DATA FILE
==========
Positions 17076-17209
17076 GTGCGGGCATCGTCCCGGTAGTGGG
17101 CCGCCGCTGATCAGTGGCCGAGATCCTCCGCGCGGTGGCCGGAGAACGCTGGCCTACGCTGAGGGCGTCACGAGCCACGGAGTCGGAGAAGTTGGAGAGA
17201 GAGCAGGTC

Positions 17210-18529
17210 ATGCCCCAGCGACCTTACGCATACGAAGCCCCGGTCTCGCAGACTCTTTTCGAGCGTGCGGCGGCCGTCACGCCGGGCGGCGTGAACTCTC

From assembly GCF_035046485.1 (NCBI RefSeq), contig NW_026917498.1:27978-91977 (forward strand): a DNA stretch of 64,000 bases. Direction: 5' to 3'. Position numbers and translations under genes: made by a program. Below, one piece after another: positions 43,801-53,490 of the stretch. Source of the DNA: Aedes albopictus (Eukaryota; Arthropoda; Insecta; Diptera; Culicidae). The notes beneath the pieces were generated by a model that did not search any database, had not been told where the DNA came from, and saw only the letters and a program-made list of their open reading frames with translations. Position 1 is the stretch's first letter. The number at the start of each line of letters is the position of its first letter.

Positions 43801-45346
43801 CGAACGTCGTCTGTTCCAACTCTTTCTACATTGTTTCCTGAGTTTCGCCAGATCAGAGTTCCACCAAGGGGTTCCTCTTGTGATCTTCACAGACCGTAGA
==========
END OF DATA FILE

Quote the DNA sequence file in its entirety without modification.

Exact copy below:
Positions 17076-17209
17076 GTGCGGGCATCGTCCCGGTAGTGGG
17101 CCGCCGCTGATCAGTGGCCGAGATCCTCCGCGCGGTGGCCGGAGAACGCTGGCCTACGCTGAGGGCGTCACGAGCCACGGAGTCGGAGAAGTTGGAGAGA
17201 GAGCAGGTC

Positions 17210-18529
17210 ATGCCCCAGCGACCTTACGCATACGAAGCCCCGGTCTCGCAGACTCTTTTCGAGCGTGCGGCGGCCGTCACGCCGGGCGGCGTGAACTCTC

From assembly GCF_035046485.1 (NCBI RefSeq), contig NW_026917498.1:27978-91977 (forward strand): a DNA stretch of 64,000 bases. Direction: 5' to 3'. Position numbers and translations under genes: made by a program. Below, one piece after another: positions 43,801-53,490 of the stretch. Source of the DNA: Aedes albopictus (Eukaryota; Arthropoda; Insecta; Diptera; Culicidae). The notes beneath the pieces were generated by a model that did not search any database, had not been told where the DNA came from, and saw only the letters and a program-made list of their open reading frames with translations. Position 1 is the stretch's first letter. The number at the start of each line of letters is the position of its first letter.

Positions 43801-45346
43801 CGAACGTCGTCTGTTCCAACTCTTTCTACATTGTTTCCTGAGTTTCGCCAGATCAGAGTTCCACCAAGGGGTTCCTCTTGTGATCTTCACAGACCGTAGA